Super PACs Tell Lies, but the Media Spread Them

If you think presidential politics have gotten ugly, just wait.

With wealthy corporations and individuals spending billions of dollars to influence your vote, the real dirt is about to hit your TV screen like mud on a linen bed sheet.

According to the New York Times, which got its hands on a conservative proposal from a shadowy Super PAC, wealthy Republican strategists are working overtime on a billionaire-fueled campaign to flood the airwaves with race-laced attacks against President Obama:

The plan, which is awaiting approval, calls for running commercials linking Mr. Obama to incendiary comments by his former spiritual adviser, the Rev. Jeremiah A. Wright Jr., whose race-related sermons made him a highly charged figure in the 2008 campaign.

The money would be funneled from the pockets of Ameritrade founder and billionaire Joe Ricketts through a Super PAC called the Ending Spending Action Fund into the coffers of the local broadcast stations that would air the resulting attacks.

According to the Times, the plan even features a defensive strategy. To confront any charges of race baiting, the strategists would hire as a spokesman an “extremely literate conservative African-American” who can argue that President Obama fooled the nation into thinking he was what the proposal calls a “metrosexual, black Abe Lincoln.”

The level of disgust this news has generated in social media has been palpable. Liberal commentators are striking back with their own vile incriminations of the right-wing hacks behind this effort. Both sides are dragging American politics deeper into the muck.

The Times’ Jeff Zeleny and Jim Rutenberg write of the proposal:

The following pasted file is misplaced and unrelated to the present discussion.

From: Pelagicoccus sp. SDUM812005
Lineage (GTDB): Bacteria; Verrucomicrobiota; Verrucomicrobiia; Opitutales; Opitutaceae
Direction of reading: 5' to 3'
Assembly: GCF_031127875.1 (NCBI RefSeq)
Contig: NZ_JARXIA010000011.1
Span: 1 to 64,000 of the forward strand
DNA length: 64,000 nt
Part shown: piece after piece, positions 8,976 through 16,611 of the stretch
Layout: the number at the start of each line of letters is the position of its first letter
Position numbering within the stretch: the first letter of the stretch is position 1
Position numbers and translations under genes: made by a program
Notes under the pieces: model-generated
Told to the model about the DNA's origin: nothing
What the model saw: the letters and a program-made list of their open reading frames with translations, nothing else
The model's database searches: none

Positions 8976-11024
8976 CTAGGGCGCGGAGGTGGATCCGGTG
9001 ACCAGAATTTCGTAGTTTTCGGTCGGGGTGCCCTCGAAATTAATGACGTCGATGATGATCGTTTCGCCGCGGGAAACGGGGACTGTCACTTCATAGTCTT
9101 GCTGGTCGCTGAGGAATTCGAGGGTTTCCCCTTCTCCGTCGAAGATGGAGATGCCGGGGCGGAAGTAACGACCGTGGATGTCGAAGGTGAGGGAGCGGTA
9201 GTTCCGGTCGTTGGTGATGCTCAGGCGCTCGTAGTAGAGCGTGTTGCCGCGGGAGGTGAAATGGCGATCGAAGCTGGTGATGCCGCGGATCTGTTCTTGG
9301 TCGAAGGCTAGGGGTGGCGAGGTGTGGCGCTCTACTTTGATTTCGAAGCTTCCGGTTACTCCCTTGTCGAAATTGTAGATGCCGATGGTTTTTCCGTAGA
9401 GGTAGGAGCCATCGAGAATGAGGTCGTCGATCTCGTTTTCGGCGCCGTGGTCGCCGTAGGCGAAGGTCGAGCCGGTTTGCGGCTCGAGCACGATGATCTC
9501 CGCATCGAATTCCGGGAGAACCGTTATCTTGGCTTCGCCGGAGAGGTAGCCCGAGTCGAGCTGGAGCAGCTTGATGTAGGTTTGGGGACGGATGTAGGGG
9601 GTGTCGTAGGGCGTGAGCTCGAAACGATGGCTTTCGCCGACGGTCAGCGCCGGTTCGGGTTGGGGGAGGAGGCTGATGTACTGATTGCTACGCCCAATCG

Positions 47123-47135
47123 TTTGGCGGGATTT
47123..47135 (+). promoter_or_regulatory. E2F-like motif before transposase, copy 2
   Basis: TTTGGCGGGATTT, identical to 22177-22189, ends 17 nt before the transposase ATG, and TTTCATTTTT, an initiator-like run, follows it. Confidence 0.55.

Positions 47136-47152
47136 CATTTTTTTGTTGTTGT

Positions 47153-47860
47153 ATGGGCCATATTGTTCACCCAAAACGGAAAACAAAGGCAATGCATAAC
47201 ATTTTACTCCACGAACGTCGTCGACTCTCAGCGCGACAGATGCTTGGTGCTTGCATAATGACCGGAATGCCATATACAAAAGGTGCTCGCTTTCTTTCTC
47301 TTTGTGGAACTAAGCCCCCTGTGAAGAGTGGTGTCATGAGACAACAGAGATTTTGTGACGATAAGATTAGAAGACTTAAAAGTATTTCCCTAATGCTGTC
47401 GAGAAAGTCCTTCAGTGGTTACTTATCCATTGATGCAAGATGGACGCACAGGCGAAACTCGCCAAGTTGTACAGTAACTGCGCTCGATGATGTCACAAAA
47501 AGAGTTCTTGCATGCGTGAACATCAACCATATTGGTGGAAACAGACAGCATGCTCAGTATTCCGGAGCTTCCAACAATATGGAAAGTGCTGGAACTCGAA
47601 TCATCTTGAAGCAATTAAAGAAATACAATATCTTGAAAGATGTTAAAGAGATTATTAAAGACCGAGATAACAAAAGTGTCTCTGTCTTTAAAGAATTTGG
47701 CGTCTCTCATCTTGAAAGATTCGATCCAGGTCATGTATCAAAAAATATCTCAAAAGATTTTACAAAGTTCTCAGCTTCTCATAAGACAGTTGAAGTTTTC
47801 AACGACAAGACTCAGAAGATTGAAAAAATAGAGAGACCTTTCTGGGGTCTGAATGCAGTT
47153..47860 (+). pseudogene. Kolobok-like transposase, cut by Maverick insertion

[It] serves as a rare, detailed look at the birth of the sort of political sneak attack that has traditionally been hatched in the shadows and has become a staple of presidential politics. It also shows how a single individual can create his own movement and spend unlimited sums to have major influence on a presidential election in a campaign finance environment in which groups operating independently of candidates are flourishing.

Whether such ads are true or not doesn’t seem to be an issue with the writers of the Times story. The facts have taken a back seat to money and politics in this country.

And what of the local broadcast stations that air and profit from political ads? According to Kantar Media, attack ads will air hundreds of thousands of times before viewers become voters in November.

And the media outlets airing these ads are not giving viewers enough of the antidote: the kind of news and information that would allow Americans to separate fact from fiction when they step into voting booths in November.

According to a recent survey by the Columbia Journalism Review, television viewers in Pennsylvania sat through more than 28 hours of political ads related to a local congressional race. All of these aired in a seven-and-a-half week period prior to the April 24 primary.

How much news coverage did these viewers get to counter this flood of political bias? A few minutes total, says CJR, which counted less than a half-dozen news reports devoted to the corresponding race.

So while Super PACs are a big part of the problem, consider the other half of the picture: local broadcasters who are all too happy to profit from misinformation — and all too reluctant to debunk it.

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